Company Profile: Pink House by Rebecca Cole

Pink House by Rebecca Cole collection is championing the traditions of Aso-oke hand weaving in the Yoruba region of Nigeria to the Interior Design Industry. The influx of cheap, imported textiles and mass-produced European style clothing has drastically diminished the artisan weaving industry in Nigeria leaving fewer weaving communities able to make a living from their craft.

By taking an innovative approach to using the beautiful striped and patterned woven strips, as a form of passementerie for interior design, textile designer Rebecca Cole has identified a way to support the traditions of weaving that she first encountered in the 1990’s.

Whilst on an introductory visit to her husband’s family in Nigeria “I fell in love with not only the magic of Nigeria but also the sense of heritage and family contained in the textiles that had been created and safeguarded by my mother-in-law from every family event. There is family history attached to each piece of As0-oke she has kept.”

The traditions of Yoruba weaving date back to the 10th and 12th Century in Nigeria. The Aso-oke cloth is traditionally woven by men in the Southwestern region of Nigeria on horizontal looms. As early as the 17th Century, Aso-oke cloth was recorded as a valuable trading commodity with the British.The history of interregional Aso-oke trade in Nigeria stretches back to the earliest times within and beyond the boundaries of Yoruba speaking groups right up into the North of the country.

The Yoruba textile industry, comprises spinners, dyers, tailors, embroiderers and cloth beaters with the weavers at the centre. Production also involves farmers and hunters to supply cotton and the Wild Silk Moth (anaphe) cocoon for the making of native silk yarn.

Today, industrially produced yarns are generally used by the Aso-oke weavers. Before use the threads will be ‘washed’ in a starch solution after which they will be spread in the sun to dry. The threads are then stiff enough to resist the tension of weaving. The next stage is the rewinding of the threads onto spools to make for easy shedding and warping.

The horizontal loom comprises of treadle, shuttle, pulley, harness, beam, sleight and a beater. The loom uses the rafters of a shelter to suspend the necessary cords. Running from the suspension are two treadles each with a loop which fits around the weaver’s big toes allowing the pressing of the treadles.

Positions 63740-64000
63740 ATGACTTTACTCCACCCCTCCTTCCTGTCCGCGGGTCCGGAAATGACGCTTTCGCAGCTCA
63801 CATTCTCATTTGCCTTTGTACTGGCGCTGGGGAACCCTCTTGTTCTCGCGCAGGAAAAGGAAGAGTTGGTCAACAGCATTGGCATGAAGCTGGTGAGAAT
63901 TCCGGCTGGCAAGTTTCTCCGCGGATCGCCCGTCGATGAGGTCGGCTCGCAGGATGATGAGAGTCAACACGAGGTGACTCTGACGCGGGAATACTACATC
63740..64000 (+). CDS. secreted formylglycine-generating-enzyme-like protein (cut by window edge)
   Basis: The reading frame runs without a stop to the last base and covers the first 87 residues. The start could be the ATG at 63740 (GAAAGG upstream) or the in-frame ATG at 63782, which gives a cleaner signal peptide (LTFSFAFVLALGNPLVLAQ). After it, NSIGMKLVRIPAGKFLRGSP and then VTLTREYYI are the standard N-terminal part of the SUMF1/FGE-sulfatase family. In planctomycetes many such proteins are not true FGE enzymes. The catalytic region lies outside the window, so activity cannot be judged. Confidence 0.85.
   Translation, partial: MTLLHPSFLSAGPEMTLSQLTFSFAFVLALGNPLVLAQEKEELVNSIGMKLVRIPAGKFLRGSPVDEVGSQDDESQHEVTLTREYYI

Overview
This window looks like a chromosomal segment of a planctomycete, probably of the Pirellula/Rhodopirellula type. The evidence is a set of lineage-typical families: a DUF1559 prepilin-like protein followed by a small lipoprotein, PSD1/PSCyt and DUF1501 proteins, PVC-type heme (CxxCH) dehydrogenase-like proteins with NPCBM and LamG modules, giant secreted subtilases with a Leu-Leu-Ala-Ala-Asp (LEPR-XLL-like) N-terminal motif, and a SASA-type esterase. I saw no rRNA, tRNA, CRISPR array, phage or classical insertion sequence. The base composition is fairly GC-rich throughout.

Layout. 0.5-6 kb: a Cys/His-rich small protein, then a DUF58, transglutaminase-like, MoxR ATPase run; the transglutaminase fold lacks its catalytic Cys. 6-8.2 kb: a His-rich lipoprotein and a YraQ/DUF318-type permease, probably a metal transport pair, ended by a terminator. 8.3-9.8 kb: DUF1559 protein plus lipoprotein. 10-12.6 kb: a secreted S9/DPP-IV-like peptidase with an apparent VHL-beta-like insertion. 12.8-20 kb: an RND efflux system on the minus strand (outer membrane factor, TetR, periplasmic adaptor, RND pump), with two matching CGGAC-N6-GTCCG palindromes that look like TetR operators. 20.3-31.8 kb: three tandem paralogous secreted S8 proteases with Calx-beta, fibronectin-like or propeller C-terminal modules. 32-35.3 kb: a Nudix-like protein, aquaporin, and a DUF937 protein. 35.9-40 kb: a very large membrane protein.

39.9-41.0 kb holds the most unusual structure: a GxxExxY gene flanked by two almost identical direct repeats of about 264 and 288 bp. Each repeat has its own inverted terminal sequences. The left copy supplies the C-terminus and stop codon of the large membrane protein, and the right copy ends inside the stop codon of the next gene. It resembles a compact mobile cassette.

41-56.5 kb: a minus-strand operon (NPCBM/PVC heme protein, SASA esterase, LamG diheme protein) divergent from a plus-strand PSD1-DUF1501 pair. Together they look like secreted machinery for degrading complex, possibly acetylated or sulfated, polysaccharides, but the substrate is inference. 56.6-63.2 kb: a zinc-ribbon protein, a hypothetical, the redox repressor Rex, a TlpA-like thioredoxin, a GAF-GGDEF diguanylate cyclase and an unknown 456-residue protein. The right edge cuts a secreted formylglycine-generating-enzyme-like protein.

At the weaving end the warp is tied to the beam while at the other end it is spread out at a desired distance to the weaver and held taut by a heavy object, usually a stone resting on a wooden object that drags the warp towards the weaver during the weaving process.

The weaver then sits on the ledge with his legs stretched under the cloth beam and on top of the treadles. He can then pass the shuttle carrying the weft. Weaving progresses as the boat shuttle passes through the warp with the alternate depressions of the foot pedals (treadles) opening the sheds. In order to give patterns to the cloth. a smooth stick called apasa is used. The resulting weave is approximately 14-18cm wide and it can take up to five days for a weaver to produce enough cloth to make a traditional man’s outfit (appx 30 m or 5sq m).

Working closely with weavers and embroiderers in Nigeria, Rebecca creates colour stories and embroidery designs derived from historical sources such as 17th century European tapestries and antique Yoruba sculpture, making a true ‘marriage’ of the cultures in her family.

The Pink House by Rebecca Cole collection has introduced these artisan techniques to the interior design market in a new guise as trims for upholstery and furnishings. Rebecca combines her love of pattern and texture to create a collection with three strands: Woven Aso-oke in a collection of over 100 designs, some of these are vintage pieces and some woven from native silk; Embroidered Aso-oke, echoing the Yoruba tradition for traditional ceremonial clothing embellished with intricate freehand machine embroidery and hand block-printed border designs applied to simple Aso-oke strips combining Rebecca’s experience as a textile print designer and the traditions of cross-cultural print and weave.

To contact  – click on name: Rebecca Cole 
Instagram: @pinkhousebyrebeccacole


Images & Text: with thanks to Pink House by Rebecca Cole

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